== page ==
Indirectly Speaking: Solution Providers Should Be the General Contractors of IT
The typical layperson is ill-equipped to vet and secure the right electrician, dry wall guy, plumber and so forth to build a new home. Enter the general contractor. They are there to cut through the chaos.
A reputable general contractor can be a godsend to a building project. (I know, I know, horror stories abound, but let’s go with positive thinking for a minute here.) The reality is that the typical layperson is ill-equipped to vet and secure the right electrician, dry wall guy, plumber and so forth to build a new home. Enter the general contractor. They are there to cut through the chaos. They navigate. They find the right people for your needs. They manage the process, and—if they’re worth their salt—save you a lot of headaches along the way.
In today’s cloud-based IT world, the general contractor metaphor aligns with the direction the channel is heading. As product margins erode generally and hardware sales decline specifically, the ability to offer or recommend a range of services and broker myriad solutions for your end customers is fast becoming your value add as a solution provider or MSP.
Consider a few data points from CompTIA research. Six in 10 of today’s channel firms say IT- and business-related consulting is their primary business model—not product sales. It’s not hard to understand why. IT is becoming more utility-like in how it’s procured, delivered and paid for. Roughly a third of channel firms say end users today are frequently buying technology products and solutions from the likes of Amazon, brick-and-mortar electronics outfits and local retailers like WalMart. Conversely, just 15 percent of channel respondents say customers are buying directly from them on a regular basis.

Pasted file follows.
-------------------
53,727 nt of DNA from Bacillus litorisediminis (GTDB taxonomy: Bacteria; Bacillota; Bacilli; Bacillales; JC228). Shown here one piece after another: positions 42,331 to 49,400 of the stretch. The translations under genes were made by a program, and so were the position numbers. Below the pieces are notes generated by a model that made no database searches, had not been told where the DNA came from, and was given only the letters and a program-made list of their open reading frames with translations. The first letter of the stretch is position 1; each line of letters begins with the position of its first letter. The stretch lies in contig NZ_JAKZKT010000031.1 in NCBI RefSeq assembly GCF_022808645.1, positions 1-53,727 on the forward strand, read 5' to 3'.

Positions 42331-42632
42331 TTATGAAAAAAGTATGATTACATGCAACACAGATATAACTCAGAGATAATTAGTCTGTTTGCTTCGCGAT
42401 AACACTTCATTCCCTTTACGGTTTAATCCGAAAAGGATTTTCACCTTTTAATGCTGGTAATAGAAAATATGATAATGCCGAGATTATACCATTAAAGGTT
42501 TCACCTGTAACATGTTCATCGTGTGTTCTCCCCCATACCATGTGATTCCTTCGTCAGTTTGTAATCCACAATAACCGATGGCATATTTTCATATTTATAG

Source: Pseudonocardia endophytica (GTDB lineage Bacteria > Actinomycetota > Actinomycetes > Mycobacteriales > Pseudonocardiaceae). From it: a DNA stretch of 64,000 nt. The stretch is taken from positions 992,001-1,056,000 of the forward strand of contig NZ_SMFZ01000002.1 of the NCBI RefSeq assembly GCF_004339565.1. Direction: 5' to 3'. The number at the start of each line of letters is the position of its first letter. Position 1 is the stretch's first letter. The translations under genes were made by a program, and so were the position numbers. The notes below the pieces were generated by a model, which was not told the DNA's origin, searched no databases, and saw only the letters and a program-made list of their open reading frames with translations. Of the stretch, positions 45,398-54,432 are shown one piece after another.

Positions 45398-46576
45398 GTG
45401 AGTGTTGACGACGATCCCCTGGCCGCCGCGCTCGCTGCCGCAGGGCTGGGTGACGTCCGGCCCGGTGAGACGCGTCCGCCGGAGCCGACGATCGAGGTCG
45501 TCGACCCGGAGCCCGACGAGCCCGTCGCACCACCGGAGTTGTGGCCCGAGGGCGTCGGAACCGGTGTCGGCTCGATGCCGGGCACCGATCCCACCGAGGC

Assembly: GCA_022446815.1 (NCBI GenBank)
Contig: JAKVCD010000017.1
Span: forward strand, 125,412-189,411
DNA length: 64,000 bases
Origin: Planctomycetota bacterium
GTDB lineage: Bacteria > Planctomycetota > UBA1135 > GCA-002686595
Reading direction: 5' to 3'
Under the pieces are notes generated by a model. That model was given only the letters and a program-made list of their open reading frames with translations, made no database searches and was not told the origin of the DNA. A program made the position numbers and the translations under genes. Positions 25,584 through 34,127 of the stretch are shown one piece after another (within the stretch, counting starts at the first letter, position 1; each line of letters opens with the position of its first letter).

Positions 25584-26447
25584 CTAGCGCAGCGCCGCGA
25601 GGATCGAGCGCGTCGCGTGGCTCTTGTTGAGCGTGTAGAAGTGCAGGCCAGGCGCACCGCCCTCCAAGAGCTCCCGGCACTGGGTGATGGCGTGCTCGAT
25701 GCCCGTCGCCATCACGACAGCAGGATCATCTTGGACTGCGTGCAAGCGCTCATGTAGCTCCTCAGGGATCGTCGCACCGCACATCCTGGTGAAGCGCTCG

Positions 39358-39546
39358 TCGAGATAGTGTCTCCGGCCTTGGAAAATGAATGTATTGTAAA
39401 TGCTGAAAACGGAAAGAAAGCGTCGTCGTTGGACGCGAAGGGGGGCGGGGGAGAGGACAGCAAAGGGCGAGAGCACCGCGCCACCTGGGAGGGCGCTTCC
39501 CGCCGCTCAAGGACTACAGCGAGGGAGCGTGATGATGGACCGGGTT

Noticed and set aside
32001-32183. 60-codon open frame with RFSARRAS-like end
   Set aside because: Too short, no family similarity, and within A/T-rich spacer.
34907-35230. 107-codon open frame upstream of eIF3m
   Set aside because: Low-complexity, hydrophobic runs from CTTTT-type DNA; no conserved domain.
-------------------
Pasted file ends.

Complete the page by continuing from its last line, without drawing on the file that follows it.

It sounds dire, but it doesn’t have to be. Customers today might be sourcing in new ways, but many need help vetting the plethora of cloud applications and on- and off-premise options that are available. Many need help integrating disparate solutions; still others have no idea if what they are implementing is secure. If you’re a solution provider, I think you know where I’m going with this. Someone needs step in and manage this chaos.
A friend of mine in the industry recently told me about a company that is dealing with an end customer that literally has hundreds of SaaS applications situated with different public cloud providers. That’s nuts. We’re talking different terms of engagement, execution and onboarding dates, rates, license terms and migration strategies. If I’m that customer, I want a general contractor, stat.
When cloud first stormed onto the stage five or six years ago, channel firms were apprehensive. At the time, hallway conversations were rife with gloom and doom talk. Will cloud put me out of business? Will my customers no longer need me as they source directly? Will vendors take their solutions straight to the end customer now?
Some of these fears are legitimate, depending on your particular business approach and willingness to zig or zag with the industry’s changes. But what has been refreshing is seeing that partners are coming around to their role in coordinating the many options for their customers, weeding out the poor solutions, elevating the solid ones and making sure the trains run on time. We used to describe solution providers as “trusted advisors” to their customers. That still holds true. But perhaps a better moniker today is solution provider as “general contractor” who acts as both an advisor and project manager.
Are you running your business like a general contractor? Write to me and let me know.
Carolyn April is senior director of industry analysis at CompTIA. She can be reached at firstname.lastname@example.org